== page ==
(BIVN) – There has been a recent uptick in the number of earthquakes in the summit region of Kīlauea, scientists say, while elsewhere on the volcano, unrest has settled down enough to allow for a reopening in Hawaiʻi Volcanoes National Park.
Kīlauea is not erupting and the volcano alert level remains at ADVISORY.
Over the past day, moderate seismicity has returned to the summit region. However, the number of earthquakes in both of Kīlauea’s rift zones has remained low, and on Thursday the National Park Service announced the reopening of Maunaiki Trail in the Kaʻū Desert area.
No unusual activity has been noted along the middle and lower sections of Kīlauea’s East Rift Zone. Scientists continue to say that the volcanic unrest “may continue to wax and wane with fluctuating input of magma to the area, and eruptive activity could occur in the near future with little or no warning.”
From the USGS Hawaiian Volcano Observatory on Thursday, December 28:
Summit Observations: Moderate seismicity was recorded in Kīlauea’s summit region with 25 earthquakes of less than M2.5 over the past 24 hours, mostly beneath and just south of the caldera. The region southwest of the caldera remains quiet. Cycles of rising and falling shallow seismic activity can be expected to continue during repressurization of the summit magma reservoir, which has been ongoing since the end of the September eruption. Seismicity has not reached the levels that immediately preceded recent summit eruptions at Kīlauea.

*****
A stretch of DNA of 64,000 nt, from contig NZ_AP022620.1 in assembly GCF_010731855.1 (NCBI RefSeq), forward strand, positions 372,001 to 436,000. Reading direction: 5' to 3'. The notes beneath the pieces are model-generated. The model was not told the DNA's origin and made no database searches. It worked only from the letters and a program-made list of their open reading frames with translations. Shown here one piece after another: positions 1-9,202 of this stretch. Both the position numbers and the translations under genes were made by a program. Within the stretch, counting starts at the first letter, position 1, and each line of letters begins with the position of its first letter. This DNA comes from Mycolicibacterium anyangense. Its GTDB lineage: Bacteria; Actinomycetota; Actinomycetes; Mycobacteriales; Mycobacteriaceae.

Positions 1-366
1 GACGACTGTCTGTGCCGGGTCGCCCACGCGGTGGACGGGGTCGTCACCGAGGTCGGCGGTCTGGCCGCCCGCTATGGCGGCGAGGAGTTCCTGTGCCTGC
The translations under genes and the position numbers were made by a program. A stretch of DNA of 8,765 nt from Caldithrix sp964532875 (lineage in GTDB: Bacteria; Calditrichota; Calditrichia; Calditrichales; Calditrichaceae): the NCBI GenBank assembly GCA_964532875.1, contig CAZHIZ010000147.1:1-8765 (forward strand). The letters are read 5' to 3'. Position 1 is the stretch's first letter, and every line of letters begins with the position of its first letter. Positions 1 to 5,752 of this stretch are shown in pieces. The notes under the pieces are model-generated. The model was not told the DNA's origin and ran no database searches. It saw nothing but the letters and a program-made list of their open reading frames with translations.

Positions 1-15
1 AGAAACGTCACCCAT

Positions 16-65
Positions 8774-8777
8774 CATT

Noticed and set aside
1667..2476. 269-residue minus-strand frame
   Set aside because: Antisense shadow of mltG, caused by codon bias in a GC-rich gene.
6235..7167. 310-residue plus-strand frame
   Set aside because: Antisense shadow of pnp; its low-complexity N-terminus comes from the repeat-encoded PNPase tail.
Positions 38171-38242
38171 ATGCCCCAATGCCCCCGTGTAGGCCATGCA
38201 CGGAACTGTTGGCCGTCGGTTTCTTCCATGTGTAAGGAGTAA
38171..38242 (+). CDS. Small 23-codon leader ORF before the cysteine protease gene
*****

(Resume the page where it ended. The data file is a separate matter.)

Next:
The summit tiltmeter began recording deflationary tilt yesterday evening associated with a new DI event. Kīlauea’s summit region remains at a high level of inflation; relative tilt is above the level reached prior to the most recent eruption in September 2023, and it is higher than at any time since the 2018 eruption.
Sulfur dioxide (SO2) gas emission rates remain low. Field measurements indicated an SO2 emission rate of approximately 70 tonnes per day on December 5, which was similar to measurements in October and November.
There are currently no signs of an imminent eruption at Kīlauea, but the volcano’s summit region remains unsettled, with a high level of inflation and continued seismic activity. Seismicity and deformation in the area southwest of the caldera between the December 1974 vents and the Koʻae fault has diminished significantly over the past month greatly reducing the likelihood of an eruption in this area. The onsets of previous summit eruptions have been marked by strong swarms of earthquakes caused by magma moving towards the surface 1–2 hours before the appearance of lava. This type of earthquake activity is not being detected at this time.